The ultimate practical project goal aims at creating an elaborate and widely accessible database. This database is supposed to serve as a basis for and promote further comparative study within the whole area where the processes of remembering communism are relevant. In consequence, it will be both a tool for processing the accumulated sources for the present project, as well as a future template for expanding research. At this stage the project is conceived as a pilot study with a comparative research component between two relatively understudied core cases -- Bulgaria and Romania--, and two control groups – the relatively better studied cases of Poland and the German Democratic Republic.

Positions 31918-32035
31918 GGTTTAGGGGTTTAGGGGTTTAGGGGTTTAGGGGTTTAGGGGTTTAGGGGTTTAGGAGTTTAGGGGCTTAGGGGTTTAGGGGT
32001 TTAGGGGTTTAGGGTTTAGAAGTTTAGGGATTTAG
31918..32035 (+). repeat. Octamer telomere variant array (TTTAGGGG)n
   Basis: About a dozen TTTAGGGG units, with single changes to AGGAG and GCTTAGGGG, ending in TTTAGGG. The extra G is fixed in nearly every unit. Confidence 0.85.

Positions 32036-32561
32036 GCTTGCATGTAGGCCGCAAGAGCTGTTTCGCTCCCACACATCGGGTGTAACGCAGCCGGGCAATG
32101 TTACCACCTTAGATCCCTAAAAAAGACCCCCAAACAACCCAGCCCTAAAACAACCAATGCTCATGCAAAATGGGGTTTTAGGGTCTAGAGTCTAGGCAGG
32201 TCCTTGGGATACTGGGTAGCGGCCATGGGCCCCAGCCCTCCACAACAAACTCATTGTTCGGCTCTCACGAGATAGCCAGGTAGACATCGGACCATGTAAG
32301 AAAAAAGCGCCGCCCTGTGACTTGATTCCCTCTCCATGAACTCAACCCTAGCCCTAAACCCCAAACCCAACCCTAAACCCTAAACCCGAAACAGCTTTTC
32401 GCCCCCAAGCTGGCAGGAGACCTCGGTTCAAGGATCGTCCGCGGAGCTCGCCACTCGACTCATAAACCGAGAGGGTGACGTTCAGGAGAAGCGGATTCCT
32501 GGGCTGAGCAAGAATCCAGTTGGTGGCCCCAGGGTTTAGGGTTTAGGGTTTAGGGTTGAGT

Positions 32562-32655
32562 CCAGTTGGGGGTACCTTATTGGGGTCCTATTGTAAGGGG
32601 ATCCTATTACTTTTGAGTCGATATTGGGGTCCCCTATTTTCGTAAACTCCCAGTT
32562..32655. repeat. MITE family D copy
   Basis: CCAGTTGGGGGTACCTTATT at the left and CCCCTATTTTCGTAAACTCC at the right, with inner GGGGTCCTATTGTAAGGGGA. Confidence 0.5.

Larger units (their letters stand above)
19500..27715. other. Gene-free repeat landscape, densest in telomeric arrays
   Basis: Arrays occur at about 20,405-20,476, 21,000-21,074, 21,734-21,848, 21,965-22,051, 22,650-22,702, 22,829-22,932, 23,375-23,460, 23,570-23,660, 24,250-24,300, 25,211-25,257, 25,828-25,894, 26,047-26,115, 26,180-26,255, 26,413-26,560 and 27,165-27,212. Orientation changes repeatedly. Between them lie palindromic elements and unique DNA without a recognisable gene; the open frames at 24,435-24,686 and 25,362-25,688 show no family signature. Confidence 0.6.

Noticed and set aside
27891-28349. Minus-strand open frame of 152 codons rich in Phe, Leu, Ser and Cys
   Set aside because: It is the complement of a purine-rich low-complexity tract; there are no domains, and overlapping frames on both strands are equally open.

The research goal is broadly comparativist: to address the problem of how communism is remembered today in view of contributing to the better understanding of the legacy of a past system which had shaped the everyday lives of considerable numbers of people in several generations around the globe. While the project intends to pay due attention to the institutional aspects of memory, its primary focus is on subjectivity and how it can help pluralize the experience of socialism among separate nations, both the ones who experienced it in practice, and the ones where it was present as a strong but unrealized alternative. The comparative component is meant to complicate the understanding of communism both by introducing specificities on the level of the nation-states and their societies, as well as within these societies along categories such as region, class, gender, generation, or ethnicity. Chronologically, while the project naturally covers the whole post-Second World War period, for practical purposes, given the generations that are the object of study, it will focus primarily on the period after de-Stalinization. This was the period that saw not only the rise of national(ist) versions of communism but also an enormous amount of diversification of the system, ranging from liberalization to neo-authoritarianism.